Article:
Get Your Kids in the Game for National Youth Sports Week

There is a long list of health benefits that come with participating in sports, but it provides children with social benefits as well. During the week of July 16-22, thousands of those invested in youth sports will show their support for these benefits as they raise awareness for their programs. From coaches to athletic directors to youth athletes to parents, those who promote youth sports and healthy lifestyles are gearing up to support this year’s theme: Physical activity, Living healthy, Access, Youth development, and Safety – or P.L.A.Y.S.

Let’s take a look at a few important stats on today’s youth and their activity levels:

  • 20% of children between 6 and 12 are mostly sedentary.
  • Today’s kids spend over 27 hours a week in front of screens.
  • Less than 3 in 10 high school students get at least 60 minutes of physical activity every day.
  • In 2007, only 30% of 9th-12th graders said they attended physical education classes every day.
  • In 1969, 41% of students walked or biked to school. By 2001, that number decreased to 13%.

According to the CDC, children and adolescents need at least 60 minutes of physical activity every day. This includes specific recommendations for aerobic activities, muscle-strengthening activities, and bone-strengthening activities. But if they’re sitting in front of screens a majority of their week and not getting consistent physical education classes in schools, how can they meet these recommendations?

Enter youth sports.

Only 39% of youth ages 9-13 say that participate in organized physical activity. Campaigns such as National Youth Sports Week seek to see that number skyrocket by reaching out to the community, the media, and elected officials to raise awareness of the benefits at stake.

Here’s why:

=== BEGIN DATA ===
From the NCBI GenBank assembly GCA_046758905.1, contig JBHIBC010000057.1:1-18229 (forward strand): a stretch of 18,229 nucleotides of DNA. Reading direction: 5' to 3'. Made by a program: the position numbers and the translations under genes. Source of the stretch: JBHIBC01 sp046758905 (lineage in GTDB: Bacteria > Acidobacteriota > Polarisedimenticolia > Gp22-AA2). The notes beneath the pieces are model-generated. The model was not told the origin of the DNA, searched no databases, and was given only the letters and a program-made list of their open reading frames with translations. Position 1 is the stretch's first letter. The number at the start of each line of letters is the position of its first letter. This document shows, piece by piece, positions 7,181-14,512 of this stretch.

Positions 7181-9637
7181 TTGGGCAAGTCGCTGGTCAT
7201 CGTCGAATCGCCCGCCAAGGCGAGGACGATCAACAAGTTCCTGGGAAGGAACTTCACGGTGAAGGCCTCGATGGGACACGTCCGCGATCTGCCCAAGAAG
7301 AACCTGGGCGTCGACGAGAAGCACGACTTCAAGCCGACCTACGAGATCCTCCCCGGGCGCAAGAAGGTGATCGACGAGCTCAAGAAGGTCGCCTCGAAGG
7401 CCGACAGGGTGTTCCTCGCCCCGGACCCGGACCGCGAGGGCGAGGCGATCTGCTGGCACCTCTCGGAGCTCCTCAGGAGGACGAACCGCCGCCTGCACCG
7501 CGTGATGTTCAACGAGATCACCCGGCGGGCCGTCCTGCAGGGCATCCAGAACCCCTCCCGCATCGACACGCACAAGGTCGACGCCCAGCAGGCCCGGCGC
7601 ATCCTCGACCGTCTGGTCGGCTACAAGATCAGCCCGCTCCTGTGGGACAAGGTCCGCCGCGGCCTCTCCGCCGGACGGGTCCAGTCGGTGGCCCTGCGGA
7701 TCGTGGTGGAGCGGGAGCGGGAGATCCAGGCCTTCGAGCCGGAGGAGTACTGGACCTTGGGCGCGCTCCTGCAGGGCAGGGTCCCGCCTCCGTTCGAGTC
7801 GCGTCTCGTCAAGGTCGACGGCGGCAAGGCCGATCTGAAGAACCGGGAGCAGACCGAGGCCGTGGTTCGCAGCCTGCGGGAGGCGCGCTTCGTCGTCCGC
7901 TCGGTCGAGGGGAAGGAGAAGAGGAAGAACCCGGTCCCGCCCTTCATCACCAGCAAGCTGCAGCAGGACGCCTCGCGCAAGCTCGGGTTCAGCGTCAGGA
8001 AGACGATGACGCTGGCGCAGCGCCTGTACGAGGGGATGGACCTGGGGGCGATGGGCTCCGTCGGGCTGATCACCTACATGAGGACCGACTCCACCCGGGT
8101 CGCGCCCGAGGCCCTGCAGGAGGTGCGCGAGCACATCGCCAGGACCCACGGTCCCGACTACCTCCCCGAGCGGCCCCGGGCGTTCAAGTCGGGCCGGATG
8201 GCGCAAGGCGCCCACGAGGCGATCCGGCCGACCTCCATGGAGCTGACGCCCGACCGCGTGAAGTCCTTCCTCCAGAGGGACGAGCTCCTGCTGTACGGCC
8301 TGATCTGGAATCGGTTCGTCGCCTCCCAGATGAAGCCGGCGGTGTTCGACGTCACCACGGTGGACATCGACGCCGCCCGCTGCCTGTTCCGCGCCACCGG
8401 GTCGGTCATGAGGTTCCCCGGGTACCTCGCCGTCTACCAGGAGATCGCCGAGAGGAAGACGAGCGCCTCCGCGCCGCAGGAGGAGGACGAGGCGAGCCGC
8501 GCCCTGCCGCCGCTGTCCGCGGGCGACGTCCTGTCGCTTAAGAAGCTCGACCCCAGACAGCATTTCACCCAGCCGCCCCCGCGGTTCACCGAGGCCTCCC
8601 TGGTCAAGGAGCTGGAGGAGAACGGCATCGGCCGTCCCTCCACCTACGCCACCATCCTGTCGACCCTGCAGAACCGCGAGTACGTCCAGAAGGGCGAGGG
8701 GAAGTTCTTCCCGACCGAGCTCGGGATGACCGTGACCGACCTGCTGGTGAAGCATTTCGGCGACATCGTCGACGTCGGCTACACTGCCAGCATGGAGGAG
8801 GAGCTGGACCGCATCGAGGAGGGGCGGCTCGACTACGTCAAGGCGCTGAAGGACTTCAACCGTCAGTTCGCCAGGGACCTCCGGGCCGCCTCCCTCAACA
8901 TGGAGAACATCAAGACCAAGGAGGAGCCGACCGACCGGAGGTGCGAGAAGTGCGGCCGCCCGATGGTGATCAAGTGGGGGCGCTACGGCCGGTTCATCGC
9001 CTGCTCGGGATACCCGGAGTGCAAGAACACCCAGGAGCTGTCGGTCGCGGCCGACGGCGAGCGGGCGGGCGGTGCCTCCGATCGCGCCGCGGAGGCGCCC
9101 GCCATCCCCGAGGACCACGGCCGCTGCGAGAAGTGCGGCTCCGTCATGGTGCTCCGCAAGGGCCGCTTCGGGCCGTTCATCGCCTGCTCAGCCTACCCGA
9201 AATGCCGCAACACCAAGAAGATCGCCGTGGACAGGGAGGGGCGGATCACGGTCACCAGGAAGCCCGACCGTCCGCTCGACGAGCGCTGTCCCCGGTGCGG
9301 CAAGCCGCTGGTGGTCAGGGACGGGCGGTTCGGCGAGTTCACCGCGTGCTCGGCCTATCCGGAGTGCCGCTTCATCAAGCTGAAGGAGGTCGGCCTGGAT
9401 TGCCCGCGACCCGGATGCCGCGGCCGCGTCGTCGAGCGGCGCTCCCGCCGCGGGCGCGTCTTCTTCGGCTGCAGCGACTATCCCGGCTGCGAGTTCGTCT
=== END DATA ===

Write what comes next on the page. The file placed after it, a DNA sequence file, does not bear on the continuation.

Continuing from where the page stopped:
• 88% of kids involved in sports reported experiencing an improvement in physical health.
  • 73% of kids involved in sports say it enhanced their mental health as well.
  • 56% of parents of kids involved in sports say it gives their children skills to help in future schooling.
  • 55% of parents of kids involved in sports say it give their children skills to help in their future career.
  • Participating in sports is credited with such health benefits as improving endurance and supporting weight control and with such social benefits as building character, boosting self-esteem, developing teamwork skills, and teaching discipline.

After helping them get involved in the sport (or sports) of their choice, it’s important to boost kids’ participation. Work with your community, your leagues, and/or your schools to ensure a wide range of sports are offered, emphasis is placed on fun more so than winning, the chance of injury is reduced as much as possible, and participation is encourage among young girls.

Here’s why these strategies matter:

  • Offering a wide variety of sports: This increases the likelihood your child can find one or more sport that interests her and that provides her the opportunity to showcase her best skills.
  • Emphasizing fun over winning: Your child may feel burdened by the sport of her choice if the emphasis is always placed on winning. By shifting that emphasis to the fun aspects, they are likely to enjoy their investment in the game much more while being respected for their efforts and improving their skills.
  • Reducing the risk of injury: Over 2 million people under the age of 19 are treated for sports injuries each year. Reducing that risk helps to keep kids safe and helps more parents feel comfortable encouraging their kids to participate.
  • Encouraging participation among girls: Before Title IX, 1 in 27 girls played sports. Now that number is 2 in 5. By improving not only your support of their participation but also your support of their sports in schools and in community leagues, you can help to ensure the next generation of girls has a healthy involvement in and access to a wide range of sports.

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